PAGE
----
Anderson Cooper Shows Exactly How to Respond to an Anti-Gay Colleague

Anderson Cooper Shows Exactly How to Respond to an Anti-Gay Colleague

We all know CNN anchor Anderson Cooper has a good sense of humor. But the journalist and LGBT advocate put his sarcastic wit to good use with this rather impressive one-tweet knockdown of an anti-gay colleague's tweet.  

The epic online interaction resulted after Cooper sent out a tweet last week supporting Derrick Gordon, the first NCAA Division I basketball player to come out as gay. The tweet received many congratulatory mentions, and one not-so-celebratory one. Canadian journalist Damian Goddard clearly did not approve, claiming Cooper's tweet proved he was "dead wrong about homosexuality."


Turns out, Goddard messed with the wrong guy. Ever since coming out publicly in 2012, Cooper has received sporadic anti-gay backlash on social media, but the star-powered journalist rarely responds. This time, however, he clearly felt it was important to stand strong with a young athlete who had shown so much courage.

Cooper's reply to Goddard, a devout Roman Catholic who hosts a faith-based show on web-based Ignite TV in Canada, got over than 1,500 retweets. 


Image Credit: Twitter

Similarly, Ellen Page had also taken to Twitter to respond to a homophobic pastor's advice to her. And when a sports fan called Major League Soccer player Mike Magee a "faggot" for missing a penalty last week, he replied with a photo of "Love is Louder" written on his palm.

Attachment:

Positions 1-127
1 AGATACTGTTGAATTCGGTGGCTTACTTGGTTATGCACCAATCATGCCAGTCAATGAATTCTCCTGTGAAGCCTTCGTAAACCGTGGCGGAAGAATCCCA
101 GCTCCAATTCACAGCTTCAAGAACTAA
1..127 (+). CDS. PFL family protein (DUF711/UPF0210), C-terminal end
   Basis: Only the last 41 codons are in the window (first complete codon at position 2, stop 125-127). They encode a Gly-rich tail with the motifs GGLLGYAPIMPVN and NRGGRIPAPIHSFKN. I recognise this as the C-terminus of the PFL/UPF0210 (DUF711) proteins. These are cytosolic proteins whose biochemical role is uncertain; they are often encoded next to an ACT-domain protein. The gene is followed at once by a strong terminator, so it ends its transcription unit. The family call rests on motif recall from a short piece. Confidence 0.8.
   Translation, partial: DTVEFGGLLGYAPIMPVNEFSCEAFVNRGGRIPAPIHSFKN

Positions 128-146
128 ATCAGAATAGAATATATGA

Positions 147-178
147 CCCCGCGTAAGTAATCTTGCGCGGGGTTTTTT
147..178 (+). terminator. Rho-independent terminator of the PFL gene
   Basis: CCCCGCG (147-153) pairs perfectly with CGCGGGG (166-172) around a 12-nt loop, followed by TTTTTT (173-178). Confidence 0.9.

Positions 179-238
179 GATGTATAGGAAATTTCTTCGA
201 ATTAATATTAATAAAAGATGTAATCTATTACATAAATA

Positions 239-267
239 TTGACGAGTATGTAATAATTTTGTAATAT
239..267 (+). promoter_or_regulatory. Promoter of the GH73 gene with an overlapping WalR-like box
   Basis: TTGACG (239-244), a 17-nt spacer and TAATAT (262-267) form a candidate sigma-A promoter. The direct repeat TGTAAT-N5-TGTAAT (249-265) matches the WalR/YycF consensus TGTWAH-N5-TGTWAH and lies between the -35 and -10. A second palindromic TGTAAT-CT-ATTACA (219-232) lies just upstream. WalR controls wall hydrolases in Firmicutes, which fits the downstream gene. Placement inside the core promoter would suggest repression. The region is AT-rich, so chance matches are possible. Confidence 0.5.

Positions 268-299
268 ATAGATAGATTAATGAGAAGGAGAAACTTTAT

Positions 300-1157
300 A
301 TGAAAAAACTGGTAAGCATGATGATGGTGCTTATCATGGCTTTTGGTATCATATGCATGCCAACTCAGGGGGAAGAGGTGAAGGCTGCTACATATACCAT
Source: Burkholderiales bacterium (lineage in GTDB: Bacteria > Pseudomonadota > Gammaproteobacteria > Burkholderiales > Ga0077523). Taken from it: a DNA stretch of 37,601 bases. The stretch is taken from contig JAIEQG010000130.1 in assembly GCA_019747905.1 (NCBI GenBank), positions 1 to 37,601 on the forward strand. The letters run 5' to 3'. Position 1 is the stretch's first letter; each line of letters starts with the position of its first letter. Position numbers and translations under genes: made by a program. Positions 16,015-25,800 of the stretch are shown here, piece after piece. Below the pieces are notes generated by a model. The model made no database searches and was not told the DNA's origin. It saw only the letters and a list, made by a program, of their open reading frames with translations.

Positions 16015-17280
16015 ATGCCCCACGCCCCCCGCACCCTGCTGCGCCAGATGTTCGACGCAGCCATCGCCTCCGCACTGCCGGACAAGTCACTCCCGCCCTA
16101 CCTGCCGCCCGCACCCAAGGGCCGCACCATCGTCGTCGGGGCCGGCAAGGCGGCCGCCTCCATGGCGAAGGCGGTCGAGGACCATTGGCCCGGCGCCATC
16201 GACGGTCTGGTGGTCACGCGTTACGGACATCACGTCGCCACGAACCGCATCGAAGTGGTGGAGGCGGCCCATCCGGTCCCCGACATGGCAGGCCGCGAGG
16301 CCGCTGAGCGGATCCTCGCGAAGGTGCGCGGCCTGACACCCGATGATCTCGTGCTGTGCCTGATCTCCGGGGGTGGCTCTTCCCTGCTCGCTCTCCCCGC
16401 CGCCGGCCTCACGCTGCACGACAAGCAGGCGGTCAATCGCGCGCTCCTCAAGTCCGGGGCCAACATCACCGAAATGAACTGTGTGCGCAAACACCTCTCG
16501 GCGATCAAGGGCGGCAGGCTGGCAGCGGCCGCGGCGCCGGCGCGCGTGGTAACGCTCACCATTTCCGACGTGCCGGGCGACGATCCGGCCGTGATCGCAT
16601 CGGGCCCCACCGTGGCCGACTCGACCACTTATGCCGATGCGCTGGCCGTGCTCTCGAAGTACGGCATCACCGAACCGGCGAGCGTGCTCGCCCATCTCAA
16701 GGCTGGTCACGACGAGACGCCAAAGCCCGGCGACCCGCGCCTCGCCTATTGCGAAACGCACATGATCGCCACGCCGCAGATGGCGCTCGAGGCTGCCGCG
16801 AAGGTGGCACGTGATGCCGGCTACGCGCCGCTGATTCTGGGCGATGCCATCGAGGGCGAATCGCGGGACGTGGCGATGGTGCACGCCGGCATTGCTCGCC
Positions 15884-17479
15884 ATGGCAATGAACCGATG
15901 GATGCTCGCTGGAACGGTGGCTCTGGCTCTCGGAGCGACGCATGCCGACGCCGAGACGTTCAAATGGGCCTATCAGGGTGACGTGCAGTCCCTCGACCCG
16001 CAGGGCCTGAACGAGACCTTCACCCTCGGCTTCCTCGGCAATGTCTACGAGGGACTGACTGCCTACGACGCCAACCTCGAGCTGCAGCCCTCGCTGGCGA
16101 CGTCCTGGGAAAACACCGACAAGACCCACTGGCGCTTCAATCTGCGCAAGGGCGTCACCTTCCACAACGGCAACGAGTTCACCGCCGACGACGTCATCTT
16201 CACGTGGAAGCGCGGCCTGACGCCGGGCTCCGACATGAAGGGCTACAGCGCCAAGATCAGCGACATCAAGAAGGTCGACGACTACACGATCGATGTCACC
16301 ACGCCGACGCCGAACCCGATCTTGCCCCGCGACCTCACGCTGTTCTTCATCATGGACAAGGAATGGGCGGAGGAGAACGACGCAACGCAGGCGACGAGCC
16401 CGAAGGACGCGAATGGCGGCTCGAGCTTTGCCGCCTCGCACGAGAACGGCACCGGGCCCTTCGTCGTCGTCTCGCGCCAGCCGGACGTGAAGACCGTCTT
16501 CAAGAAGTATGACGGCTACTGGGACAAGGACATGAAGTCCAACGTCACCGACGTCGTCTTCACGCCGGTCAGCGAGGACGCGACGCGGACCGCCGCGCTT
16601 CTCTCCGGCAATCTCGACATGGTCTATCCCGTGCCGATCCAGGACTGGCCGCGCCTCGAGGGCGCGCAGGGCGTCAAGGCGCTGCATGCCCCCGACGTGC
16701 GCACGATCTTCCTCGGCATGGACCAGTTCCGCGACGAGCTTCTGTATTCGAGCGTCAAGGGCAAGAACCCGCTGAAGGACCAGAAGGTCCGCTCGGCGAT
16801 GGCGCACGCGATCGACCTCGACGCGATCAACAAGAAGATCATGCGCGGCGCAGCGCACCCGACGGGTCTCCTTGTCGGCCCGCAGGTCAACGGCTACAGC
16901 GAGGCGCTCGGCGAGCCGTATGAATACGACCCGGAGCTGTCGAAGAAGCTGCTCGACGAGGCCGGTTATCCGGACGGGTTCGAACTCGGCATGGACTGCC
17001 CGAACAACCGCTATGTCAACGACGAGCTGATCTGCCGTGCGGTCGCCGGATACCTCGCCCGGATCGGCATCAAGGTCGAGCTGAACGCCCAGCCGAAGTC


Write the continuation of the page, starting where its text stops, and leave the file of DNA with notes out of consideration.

In the case of Magee, the fan apparently learned his lesson and apologized to Magee, but it's unlikely Goddard will change his tune. Goddard has a history of anti-gay activism. As a sports broadcaster for almost two decades, his career was derailed by a string of offensive tweets. And Goodard wears this badge: "Former Rogers Sportsnet anchor fired for tweeting support of marriage," on his Twitter profile.  

No word yet on whether he'll consider buying a new tie and pocket square combo.

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Smriti Sinha

Smriti is a multimedia journalist trained at the Columbia School of Journalism. Before moving to New York, she was a sports reporter at The Indian Express in New Delhi. She continues to cover issues in sports, women's and LGBT rights.

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